Superhuman precision in performance
With the expansion of international trade, various regulations in banking come on the scene. Financial institutions have to comply not only with their internal rules but also with the laws of different countries and whole trading blocs such as the EU, NAFTA,
Digitalization in financial services could provide companies with a broad understanding of the compliance issues that arise within the financial services sector. This understanding addresses techniques used to implement a successful compliance function
in financial institutions and provides a comprehensive introduction to all the issues a global Compliance Officer may encounter. It explores the international regulatory environment, managing the risk of financial crime, governance, risk management, ethics,
integrity, potential fraud, cybercrimes, fairness, and money laundering. This results in stricter protection measures to guarantee banks’ and customers’ safety in terms of digital wallets, mobile banking apps, online transactions, etc. Therefore, finance companies
are balancing between compliance with manifold rules and the provision of smooth and high standard services to their clients. Non-compliance, in turn, results in fines, reputational damage, difficulties at audits, and even the loss of banking licenses.
In many cases, firms do not adequately take advantage of the tools and technologies that can help them effectively leverage their resources. AI could be useful for financial institutions to avoid falling behind. AI, as a set of techniques designed to imitate
human intelligence in computer systems, offers financial firms tools to lighten the burden of compliance. Below are five benefits of AI in banking and other financial services that help companies to successfully face the compliance challenge.
1. Evolution in data processing
Regulations in banking, such as the General Data Protection Regulation (GDPR), the Second Payment Services Directive (PSD2), the requirements of Know Your Customer (KYC), anti-money laundering and counter-terrorist financing (AML/CTF), and other rules are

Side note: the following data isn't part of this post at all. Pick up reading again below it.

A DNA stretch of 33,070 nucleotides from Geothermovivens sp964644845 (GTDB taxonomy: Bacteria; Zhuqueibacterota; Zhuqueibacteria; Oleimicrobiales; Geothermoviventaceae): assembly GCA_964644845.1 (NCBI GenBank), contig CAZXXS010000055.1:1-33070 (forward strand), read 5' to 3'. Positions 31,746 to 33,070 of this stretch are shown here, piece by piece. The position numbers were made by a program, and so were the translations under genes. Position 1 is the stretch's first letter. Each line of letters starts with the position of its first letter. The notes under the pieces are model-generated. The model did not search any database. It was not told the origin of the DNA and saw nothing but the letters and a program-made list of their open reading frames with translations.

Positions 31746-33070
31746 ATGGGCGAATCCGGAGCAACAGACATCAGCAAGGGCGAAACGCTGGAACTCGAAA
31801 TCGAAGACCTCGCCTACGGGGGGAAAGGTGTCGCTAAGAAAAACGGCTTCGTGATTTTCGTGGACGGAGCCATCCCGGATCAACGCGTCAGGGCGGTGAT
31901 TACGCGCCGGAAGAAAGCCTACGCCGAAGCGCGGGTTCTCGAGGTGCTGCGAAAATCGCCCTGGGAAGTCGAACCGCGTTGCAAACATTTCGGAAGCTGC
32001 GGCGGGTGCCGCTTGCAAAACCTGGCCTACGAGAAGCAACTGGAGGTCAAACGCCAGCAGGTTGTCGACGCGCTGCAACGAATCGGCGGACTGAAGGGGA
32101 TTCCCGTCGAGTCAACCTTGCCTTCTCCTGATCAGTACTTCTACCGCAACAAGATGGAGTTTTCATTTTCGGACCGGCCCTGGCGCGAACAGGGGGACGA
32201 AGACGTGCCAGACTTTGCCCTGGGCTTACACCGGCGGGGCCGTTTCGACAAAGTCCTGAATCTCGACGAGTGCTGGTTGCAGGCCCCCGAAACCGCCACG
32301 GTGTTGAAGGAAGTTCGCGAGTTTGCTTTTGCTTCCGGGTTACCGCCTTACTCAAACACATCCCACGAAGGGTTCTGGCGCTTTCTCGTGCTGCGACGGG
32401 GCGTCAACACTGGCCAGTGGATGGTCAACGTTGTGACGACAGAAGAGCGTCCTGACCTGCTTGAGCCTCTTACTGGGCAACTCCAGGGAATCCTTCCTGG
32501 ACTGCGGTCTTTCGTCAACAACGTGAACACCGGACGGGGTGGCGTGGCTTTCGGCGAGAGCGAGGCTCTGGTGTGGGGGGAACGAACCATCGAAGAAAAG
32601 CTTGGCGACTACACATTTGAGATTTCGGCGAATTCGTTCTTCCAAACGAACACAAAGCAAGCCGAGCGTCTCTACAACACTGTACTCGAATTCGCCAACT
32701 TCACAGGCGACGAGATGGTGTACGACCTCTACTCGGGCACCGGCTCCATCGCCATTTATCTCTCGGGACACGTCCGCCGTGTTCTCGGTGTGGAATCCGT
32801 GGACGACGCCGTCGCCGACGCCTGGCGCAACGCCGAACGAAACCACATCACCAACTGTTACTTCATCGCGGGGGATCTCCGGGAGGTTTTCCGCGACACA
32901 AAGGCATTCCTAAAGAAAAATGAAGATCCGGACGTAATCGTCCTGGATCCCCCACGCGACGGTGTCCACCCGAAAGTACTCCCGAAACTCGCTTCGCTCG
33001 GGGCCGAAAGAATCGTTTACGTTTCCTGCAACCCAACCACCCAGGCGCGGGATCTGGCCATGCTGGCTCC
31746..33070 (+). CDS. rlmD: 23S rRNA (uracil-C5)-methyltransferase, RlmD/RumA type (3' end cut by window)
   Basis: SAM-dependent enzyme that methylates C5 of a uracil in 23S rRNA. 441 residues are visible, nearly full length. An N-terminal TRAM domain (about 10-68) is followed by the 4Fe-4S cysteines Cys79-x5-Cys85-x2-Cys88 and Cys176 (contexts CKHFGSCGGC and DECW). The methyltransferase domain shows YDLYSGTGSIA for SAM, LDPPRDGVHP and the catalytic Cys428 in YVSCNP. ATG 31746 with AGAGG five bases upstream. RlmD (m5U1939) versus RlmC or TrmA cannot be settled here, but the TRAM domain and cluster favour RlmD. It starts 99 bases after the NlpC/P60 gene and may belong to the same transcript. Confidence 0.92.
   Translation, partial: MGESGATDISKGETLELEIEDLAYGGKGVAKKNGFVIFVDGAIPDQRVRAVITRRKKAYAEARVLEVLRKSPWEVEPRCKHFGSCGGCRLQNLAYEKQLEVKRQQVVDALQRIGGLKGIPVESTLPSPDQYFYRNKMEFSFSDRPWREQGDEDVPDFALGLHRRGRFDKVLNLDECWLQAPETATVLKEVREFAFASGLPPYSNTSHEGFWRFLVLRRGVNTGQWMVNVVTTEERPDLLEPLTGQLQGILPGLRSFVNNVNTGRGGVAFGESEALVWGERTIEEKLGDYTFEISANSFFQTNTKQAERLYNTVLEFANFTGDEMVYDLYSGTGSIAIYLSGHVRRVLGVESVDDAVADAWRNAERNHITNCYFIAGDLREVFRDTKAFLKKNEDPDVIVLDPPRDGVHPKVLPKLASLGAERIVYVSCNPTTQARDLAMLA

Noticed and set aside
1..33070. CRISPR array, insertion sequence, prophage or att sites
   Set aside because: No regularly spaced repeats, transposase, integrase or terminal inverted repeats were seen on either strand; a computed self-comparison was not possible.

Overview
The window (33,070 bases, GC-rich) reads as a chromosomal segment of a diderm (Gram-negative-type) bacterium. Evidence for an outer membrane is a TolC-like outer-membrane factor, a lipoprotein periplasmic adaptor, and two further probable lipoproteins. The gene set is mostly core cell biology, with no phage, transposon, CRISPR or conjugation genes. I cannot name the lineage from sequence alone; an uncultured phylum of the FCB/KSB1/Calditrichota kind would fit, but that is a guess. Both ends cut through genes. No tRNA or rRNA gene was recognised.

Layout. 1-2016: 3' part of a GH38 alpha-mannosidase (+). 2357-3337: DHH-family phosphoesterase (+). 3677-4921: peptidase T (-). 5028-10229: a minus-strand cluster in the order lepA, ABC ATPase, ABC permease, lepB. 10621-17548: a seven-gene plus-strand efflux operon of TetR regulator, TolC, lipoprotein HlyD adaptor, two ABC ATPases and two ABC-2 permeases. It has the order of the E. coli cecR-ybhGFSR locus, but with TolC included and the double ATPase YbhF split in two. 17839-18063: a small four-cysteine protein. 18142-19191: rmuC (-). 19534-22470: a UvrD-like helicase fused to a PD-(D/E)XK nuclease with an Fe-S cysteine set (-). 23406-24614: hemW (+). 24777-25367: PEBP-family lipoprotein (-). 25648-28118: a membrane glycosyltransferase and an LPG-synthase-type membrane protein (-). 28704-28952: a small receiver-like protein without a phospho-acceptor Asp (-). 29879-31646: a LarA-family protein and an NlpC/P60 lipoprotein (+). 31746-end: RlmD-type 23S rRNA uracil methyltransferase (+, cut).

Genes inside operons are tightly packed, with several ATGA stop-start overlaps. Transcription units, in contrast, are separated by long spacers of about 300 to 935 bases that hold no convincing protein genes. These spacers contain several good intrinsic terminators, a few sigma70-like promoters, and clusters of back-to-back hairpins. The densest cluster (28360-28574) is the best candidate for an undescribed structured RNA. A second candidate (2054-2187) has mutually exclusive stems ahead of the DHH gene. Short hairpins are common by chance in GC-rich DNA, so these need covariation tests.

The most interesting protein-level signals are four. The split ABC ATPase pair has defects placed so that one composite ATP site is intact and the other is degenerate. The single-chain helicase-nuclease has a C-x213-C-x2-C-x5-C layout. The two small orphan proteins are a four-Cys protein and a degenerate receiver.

extremely vast and complicated. Their manual processing inevitably leads to human errors. Recently, Big Data processing technologies based on pattern recognition, Machine Learning, and Deep Learning have been intensively applied to deal with large-scale heterogeneous
data. Big Data consists of multisource content, for example, images, videos, audio, text, spatiotemporal data, and wireless communication data. Moreover, Big Data processing includes computer vision, natural language processing (NLP), social computing, speech
recognition, data analysis on the Internet of Vehicle (IoV), real-time data analysis in the Internet of Things (IoT), and wireless Big Data processing. In that case, we could rely on AI when it comes to copying and pasting data, creating folders, searching
for information on websites, and dividing data into groups. All these assist compliance officers, who work with large amounts of unstructured records, to carry them safely through the large quantities of regulations.
2. Сombination of AI solutions and human management
Just as operations carried out by humans often end up with mistakes due to human error, calculations performed by machines sometimes lead to false positives. Semi-automated processes aimed at compliance with the regulations save time and money, as well as
improve performance efficiency. A harmonious combination of human intervention and AI allows companies’ experts to concentrate on developing compliance strategies and solving non-typical problems, while
AI-based systems simplify the rules, reduce overlapping in documents, and manage repetitive tasks. AI has the ability to analyze, predict, diagnose, and then provide responsible people with highly detailed reports that help to make the right decision.
3. Keeping businesses aware of the most recent changes
Along with the introduction of new regulations, the amendment of old ones takes place. When this happens, banks and financial companies have to review their documents carefully to make sure they comply with current regulations. Thanks to the ability of appropriate